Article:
I have always loved the surfaces that soda firing creates. As a student, I was entranced by its unpredictability and the fact that there was so much variation in how pieces could turn out based on their location in the kiln and how a kiln fired. After I left school, I didn’t have access to a soda kiln or even a gas kiln; however, I did have an old electric kiln. So my option was to switch to low-temperature electric firings. I really struggled with my surfaces. I had become so dependent on the soda kiln taking care of any variation and surface that without it, I was lost. I made some pretty ugly pots in trying to understand a new firing temperature, which also encompassed new glazes and slips, but through them I found my current approach to surface. I figured out that a white slip over textured red clay, especially when the slip was just the right thickness, allows the red clay to show through its surface. It had the same depth and atmospheric feeling as my former soda-fired pots.
Over time, several forms developed on which this textured red clay and white slip combination worked well. Unfortunately, I felt my thrown plates fell short. The surface felt shallow, as if throwing and trimming my plates removed all of the looseness I was trying to achieve. As soon as I tried making a plate from a slab, I found I could make it much more cohesive with what I was trying to do in my other forms.
My New Process
In my new process, I roll out a 3-pound slab of red earthenware to a thickness of about 3⁄8 inch, compressing both sides thoroughly with a rib. Then, I transfer it to a sheet of newsprint. Later in the process, the paper makes it easier to pick up my plate shape without distorting it.
While the clay is still fairly soft, I arrange flower and leaf templates cut out from craft foam across the slab. When I’m happy with their arrangement, I gently roll them into the clay (1).
The next step is adding texture. I use a tool that is designed for creating faux wood grain in paint. Texture is created by dragging the tool dynamically across the clay, creating waves and zigzags (2). Before I apply slip, I draw flowers and leafy vines into the clay using a pointed wooden tool (3).
Press Forming the Plates
Now that my slab is prepped, I need to turn it into a plate. I press form my plates; this technique is really simple, but I did run into a few hurdles during development that I had to solve. The biggest difficulty was achieving a symmetrical rim. I was using a combination of found objects to create my dinner plate base shape and a small plate to press form the interior space of the plate. It worked well enough, except I always ended up pressing in the small plate a little off center, creating a lop-sided rim that I had to Surform into shape. My solution was to cut a piece of Masonite to the size I wanted my plate to be and then cut out the inner circle for the well of the plate, giving me two pieces that fit together perfectly to form my plate.
I use the larger ring form as a template to guide a knife as I cut out the plate shape (4). I lightly texture the back of this circular slab of clay with the same faux wood-grain tool as before. Next, I smooth the edge of the slab on both the back and front side by pressing lightly on it with my finger through a piece of plastic bag. This eliminates the need to tidy up the rim later.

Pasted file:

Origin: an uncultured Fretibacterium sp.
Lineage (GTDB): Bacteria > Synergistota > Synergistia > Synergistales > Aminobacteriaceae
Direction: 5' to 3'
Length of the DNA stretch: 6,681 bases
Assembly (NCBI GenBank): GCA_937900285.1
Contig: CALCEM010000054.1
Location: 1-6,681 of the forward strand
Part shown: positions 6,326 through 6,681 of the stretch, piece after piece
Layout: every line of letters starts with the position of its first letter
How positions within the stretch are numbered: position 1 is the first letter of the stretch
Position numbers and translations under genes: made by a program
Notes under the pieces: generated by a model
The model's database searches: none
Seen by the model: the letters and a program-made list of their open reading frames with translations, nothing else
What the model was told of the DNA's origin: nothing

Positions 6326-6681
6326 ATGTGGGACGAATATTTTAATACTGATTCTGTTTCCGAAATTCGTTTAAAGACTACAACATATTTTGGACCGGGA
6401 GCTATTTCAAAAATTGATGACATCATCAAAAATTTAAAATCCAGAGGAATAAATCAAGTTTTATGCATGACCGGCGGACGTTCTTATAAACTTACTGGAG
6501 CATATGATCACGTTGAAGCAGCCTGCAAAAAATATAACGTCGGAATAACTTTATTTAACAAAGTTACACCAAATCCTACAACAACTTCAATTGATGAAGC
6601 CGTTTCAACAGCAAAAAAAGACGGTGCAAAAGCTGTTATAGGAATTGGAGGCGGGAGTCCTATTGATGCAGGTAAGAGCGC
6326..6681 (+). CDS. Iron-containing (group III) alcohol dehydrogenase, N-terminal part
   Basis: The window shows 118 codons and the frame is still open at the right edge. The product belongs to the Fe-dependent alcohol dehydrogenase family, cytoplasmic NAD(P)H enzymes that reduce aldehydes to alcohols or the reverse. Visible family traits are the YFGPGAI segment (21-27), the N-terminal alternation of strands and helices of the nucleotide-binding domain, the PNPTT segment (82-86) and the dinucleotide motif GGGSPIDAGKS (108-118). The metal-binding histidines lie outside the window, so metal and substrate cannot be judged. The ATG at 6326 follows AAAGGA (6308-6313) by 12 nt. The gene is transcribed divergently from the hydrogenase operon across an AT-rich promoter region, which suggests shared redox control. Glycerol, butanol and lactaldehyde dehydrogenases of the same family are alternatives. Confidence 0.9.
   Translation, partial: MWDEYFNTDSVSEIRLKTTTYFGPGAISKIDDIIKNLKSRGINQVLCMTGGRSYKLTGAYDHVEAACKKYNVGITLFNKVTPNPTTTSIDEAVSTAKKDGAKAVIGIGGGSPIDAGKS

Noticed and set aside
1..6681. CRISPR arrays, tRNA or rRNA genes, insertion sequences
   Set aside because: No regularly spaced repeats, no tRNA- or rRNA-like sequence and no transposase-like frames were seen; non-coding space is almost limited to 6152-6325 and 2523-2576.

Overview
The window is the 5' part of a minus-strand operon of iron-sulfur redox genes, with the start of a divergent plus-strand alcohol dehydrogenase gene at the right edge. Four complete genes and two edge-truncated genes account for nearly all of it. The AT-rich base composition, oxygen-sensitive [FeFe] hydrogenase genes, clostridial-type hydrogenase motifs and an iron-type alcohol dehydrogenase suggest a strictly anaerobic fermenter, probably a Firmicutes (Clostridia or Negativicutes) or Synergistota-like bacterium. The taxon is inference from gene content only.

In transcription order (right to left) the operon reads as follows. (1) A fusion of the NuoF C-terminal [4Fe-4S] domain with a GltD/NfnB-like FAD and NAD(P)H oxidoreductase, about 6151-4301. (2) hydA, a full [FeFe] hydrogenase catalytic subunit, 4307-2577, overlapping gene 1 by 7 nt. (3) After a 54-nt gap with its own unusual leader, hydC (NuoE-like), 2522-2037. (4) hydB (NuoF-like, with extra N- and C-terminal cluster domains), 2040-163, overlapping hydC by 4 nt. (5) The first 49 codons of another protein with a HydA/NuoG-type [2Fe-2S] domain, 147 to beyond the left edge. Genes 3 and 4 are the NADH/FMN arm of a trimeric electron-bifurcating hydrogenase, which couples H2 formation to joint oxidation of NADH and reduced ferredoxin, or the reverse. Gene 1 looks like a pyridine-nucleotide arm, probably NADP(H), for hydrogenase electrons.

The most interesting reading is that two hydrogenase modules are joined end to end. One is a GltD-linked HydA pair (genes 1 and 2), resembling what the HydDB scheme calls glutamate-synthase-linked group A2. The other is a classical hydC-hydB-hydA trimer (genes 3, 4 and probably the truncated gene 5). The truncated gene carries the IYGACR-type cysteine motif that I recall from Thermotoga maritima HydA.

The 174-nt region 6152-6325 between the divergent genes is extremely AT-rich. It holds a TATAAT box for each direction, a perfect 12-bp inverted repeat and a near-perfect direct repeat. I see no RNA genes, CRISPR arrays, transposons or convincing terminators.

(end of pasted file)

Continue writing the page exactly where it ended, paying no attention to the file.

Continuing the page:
The clay form is left to set up before I set the basic plate shape with floral design facing up on a piece of thick upholstery foam. Recently, I have started placing a craft-foam ring with a scalloped interior edge that matches the size of the Masonite rim onto the foam (5) before I add the slab of clay (6). When I press into the clay, the craft foam transfers a scalloped impression onto the bottom of my slab around the foot. I started doing this after seeing how ceramic artist Chandra DeBuse uses foam to define the foot on her dishes.
Here is where my two-piece Masonite template comes in handy. I register the large Masonite shape on the plate form, making sure it lines up with the edges of the clay (7). Then when the center circle is added, it registers exactly in the middle (8). I remove the rim and press the center firmly into the clay (9).
When I started making these slab plates, I knew I wanted to dip them in slip just like my mugs, so that the slip would break over the clay texture in the same way. The challenge now was how to dip it in slip, but still be able to set the wet piece down to dry. The solution: brush wax on the foot of the leather-hard pot (10). When I use craft foam to scallop the foot it is easy to determine where to apply the wax because the foam creates a clear line to follow.
Holding the plate with two fingers on either side, I dip it into a basin of white slip (11). As long as you give it a good quick shake, the slip pools right off of the wax. The layers of texture show through the slip, creating a fun canvas to draw designs into. I let everything set up until I can handle it again without distorting or smudging the slip, then use a Dolan knife to carve sgraffito designs into the slip (12, 13).
I slowly dry these plates over 2–3 days, covering and uncovering them with plastic to control the speed and avoid warping issues. They are bisque fired to cone 04.
The finished color comes from underglaze, which I thin down and brush on like watercolor paint (14). This technique suits me because it doesn’t have to be perfect. I think when the underglaze is loose and painterly it suits the texture best (15).
Once the underglaze is applied, the plates are completely dipped into a clear glaze and fired to cone 04 on stilts.
the author Kaitlyn Brennan lives in Ottawa, Ontario, Canada. She completed a BFA in ceramics at the Alberta College of Art and Design in Calgary, Alberta, Canada, and a Post-Baccalaureate in ceramics at the University of Florida.